Gabrielle Fagan catches up with the The Pink House's Emily Murray, to discover how to harness the prettiest colour of the rainbow.
Once cast aside as ‘girly’, the colour pink is fast shaping up to be the hottest shade for interiors.
Sugary pinks through to snazzy scarlets, pretty peaches and even funky neons are the winning shades on the palette this season.
“Don’t make the mistake of thinking that pink is just for girls. Not any more it isn’t,” declares Emily Murray, creator of award-winning blog, The Pink House, which celebrates the colour in all its hues in her own pink decorated home.
It’s been such a success since she started it three years ago (she has more than 60,000 followers on Instagram) that her new book, Pink House Living: For People Cheating On Fashion With Furniture, was a natural follow-on. It’s a brilliant guide to seeing the world through ‘rose-tinted’ decor spectacles.
Stepping inside her home is proof of pink’s magic – she shows me around rooms which ooze personality, thanks to the magical touches of her “all-time favourite colour”.
Pink painted walls, a pink kitchen island, neon pink signs, splashes of pink to highlight period features, as well as an array of punchy pink accessories, are just some of the ways in which the colour has a starring role in her schemes.
Yet with her skill and sense of style, she makes it sing – rather than dominate or shock – in her Edwardian semi, and this uber-cool interior leaves you wondering why you’ve never thought of using pink more.
The mother-of-two is always hot on the trail of perfect pink homes, and her book features an array of brilliant pink settings from around the world, as well as her own rooms.
Even she’s surprised her own pink passion is so widely shared. “I’d underestimated the power of pink. It turns out it’s incredibly popular on every level and in every way. We love pink,” says Murray delightedly.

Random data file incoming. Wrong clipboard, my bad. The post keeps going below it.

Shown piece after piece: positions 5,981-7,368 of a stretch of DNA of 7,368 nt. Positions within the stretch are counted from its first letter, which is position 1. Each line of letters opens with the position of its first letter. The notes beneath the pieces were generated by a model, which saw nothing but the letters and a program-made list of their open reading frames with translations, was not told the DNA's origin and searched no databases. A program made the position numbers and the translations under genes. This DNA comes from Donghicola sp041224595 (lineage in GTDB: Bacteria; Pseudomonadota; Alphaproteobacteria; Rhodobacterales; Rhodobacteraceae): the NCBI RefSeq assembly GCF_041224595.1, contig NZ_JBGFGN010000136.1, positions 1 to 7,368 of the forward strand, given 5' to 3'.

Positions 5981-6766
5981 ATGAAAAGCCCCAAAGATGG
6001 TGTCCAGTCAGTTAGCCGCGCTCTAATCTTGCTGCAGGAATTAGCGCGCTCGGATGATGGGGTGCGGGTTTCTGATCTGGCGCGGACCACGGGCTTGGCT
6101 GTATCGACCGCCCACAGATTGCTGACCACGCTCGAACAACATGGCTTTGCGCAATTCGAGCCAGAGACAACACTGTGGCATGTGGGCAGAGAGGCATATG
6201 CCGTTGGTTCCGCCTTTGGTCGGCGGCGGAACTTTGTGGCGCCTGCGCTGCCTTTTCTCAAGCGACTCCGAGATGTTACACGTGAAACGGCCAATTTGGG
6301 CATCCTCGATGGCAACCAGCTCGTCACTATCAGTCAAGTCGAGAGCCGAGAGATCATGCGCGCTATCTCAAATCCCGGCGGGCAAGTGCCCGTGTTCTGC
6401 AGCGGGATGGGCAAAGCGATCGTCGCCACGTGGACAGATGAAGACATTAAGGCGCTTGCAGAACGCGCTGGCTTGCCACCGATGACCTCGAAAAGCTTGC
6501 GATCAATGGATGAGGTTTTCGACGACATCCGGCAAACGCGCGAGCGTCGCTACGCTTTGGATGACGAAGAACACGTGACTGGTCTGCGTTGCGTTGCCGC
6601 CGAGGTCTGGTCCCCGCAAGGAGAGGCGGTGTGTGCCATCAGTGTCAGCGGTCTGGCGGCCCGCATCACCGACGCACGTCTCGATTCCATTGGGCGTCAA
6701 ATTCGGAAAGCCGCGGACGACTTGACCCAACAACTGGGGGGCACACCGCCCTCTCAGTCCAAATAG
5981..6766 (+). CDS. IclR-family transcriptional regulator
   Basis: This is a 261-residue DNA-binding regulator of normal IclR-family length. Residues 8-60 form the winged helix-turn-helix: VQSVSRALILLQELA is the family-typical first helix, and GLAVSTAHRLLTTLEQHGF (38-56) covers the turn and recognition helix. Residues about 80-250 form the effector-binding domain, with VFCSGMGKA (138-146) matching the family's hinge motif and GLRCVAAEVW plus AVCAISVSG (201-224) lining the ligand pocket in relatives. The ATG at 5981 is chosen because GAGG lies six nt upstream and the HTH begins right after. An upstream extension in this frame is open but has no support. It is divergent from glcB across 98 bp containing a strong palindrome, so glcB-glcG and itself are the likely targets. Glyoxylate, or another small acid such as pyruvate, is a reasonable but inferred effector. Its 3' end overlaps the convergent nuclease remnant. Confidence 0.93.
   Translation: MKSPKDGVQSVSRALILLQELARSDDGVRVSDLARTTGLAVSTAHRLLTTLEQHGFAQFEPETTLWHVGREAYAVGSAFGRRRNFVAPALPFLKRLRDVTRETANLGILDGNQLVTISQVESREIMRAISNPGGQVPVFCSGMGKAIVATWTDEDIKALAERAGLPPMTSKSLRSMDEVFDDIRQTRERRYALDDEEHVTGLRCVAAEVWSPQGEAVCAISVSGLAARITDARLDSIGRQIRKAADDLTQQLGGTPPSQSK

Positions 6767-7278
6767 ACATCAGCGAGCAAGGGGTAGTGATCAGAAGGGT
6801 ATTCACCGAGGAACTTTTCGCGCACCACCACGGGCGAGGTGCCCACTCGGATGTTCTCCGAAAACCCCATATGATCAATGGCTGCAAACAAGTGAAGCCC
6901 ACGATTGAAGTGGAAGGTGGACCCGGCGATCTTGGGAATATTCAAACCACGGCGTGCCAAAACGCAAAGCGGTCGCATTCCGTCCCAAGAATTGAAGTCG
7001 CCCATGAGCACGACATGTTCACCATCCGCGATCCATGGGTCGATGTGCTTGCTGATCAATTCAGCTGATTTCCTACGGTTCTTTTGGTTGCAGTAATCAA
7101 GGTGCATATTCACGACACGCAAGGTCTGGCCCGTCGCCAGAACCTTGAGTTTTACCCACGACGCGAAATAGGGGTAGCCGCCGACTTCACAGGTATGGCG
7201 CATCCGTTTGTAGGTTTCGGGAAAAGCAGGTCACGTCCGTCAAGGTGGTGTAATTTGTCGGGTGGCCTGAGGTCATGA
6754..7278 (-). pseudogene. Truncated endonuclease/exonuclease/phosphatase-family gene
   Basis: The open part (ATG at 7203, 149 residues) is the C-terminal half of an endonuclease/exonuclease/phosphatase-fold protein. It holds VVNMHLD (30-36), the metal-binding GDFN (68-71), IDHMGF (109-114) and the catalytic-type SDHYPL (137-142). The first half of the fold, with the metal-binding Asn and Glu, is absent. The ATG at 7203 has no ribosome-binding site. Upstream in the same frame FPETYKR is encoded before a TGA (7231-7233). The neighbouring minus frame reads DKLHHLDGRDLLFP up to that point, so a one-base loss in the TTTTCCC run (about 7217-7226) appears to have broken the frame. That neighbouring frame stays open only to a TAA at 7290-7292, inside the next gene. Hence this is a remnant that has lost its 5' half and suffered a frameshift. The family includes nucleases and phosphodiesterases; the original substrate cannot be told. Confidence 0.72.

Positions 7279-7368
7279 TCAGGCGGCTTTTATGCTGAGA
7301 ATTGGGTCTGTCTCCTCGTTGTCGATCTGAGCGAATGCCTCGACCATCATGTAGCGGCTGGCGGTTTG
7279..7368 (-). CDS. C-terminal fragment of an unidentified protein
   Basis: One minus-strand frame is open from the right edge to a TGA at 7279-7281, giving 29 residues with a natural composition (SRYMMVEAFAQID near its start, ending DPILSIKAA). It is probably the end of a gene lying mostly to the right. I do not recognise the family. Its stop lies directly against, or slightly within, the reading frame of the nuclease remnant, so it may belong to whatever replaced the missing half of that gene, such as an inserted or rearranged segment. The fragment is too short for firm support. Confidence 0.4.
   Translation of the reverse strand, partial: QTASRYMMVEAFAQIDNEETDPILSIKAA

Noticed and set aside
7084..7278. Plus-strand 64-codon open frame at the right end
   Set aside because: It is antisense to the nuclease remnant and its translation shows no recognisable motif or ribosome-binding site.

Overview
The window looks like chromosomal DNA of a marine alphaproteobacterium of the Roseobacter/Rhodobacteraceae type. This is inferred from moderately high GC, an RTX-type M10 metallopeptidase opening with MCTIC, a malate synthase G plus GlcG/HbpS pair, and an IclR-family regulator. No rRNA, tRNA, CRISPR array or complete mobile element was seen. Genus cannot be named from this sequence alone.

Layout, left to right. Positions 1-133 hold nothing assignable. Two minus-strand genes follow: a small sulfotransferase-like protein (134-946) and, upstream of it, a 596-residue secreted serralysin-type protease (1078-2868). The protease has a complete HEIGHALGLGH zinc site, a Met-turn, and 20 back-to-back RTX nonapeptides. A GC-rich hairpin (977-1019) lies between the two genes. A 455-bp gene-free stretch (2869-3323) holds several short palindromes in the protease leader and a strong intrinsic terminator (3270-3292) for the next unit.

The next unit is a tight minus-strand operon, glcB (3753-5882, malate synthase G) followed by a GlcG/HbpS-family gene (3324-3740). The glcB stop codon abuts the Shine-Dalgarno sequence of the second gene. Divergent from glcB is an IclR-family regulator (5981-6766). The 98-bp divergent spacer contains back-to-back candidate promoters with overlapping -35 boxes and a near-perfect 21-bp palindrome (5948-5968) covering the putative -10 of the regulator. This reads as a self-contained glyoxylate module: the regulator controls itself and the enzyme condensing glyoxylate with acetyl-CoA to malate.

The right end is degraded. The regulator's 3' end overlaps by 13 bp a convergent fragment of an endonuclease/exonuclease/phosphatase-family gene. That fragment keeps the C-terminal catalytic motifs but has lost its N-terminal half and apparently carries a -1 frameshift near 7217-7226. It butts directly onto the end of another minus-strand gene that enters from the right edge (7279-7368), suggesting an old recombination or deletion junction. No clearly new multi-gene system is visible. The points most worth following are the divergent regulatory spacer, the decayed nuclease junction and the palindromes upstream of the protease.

“We love it on front doors, on walls and on rugs. We love it on Instagram, in magazines and in fabric charts. We love it in barely-there blush, fuchsia and neon.”
For those fearing a pink overload, she stresses that embracing the shade “doesn’t mean I like all my rooms dressed in floor-to-ceiling fuchsia… Even when I have free rein to decorate exactly as I chose, I exercise pink restraint.
“For me, the key to making the most of this joyous colour – for I fully believe that pink has an amazing power to make people happy – is using it in moderation.”
In the living room, her dream was fabric walls, saturated colours, pattern clashes, loads of luxe and plenty of pink.
“My aim was to turn a north-facing space into a cosy place for cuddling up in the evenings, but with a rock and roll twist.”
She’s achieved it with a “pink ‘play’ neon sign – a copy of my own handwriting – made to order”, as well as a cocktail bar created from a corner cabinet upcycled in green and gold leaf. Hidden LED light strips give it the impression of glowing from within.
For those who fancy taking the plunge, she advises: “If you want more colour at home (it doesn’t have to be pink) simply choose your favourite shade and go for it.
“Make a scrapbook or Pinterest board of settings with colourful decor which naturally attracts you. You don’t need to design the whole room at once – start with a piece of art or wallpaper and then slowly add further changes, so a room develops.”
“There are so many ways to use pink,” adds Murray. “You can accentuate a particular architectural feature, piece of furniture or art work, and sometimes simply use it to allow another gorgeous colour to shine.”
Pink House Living: For People Cheating On Fashion With Furniture by Emily Murray, photography by Susie Lowe, is published by Ryland Peters & Small, priced £19.99. Available now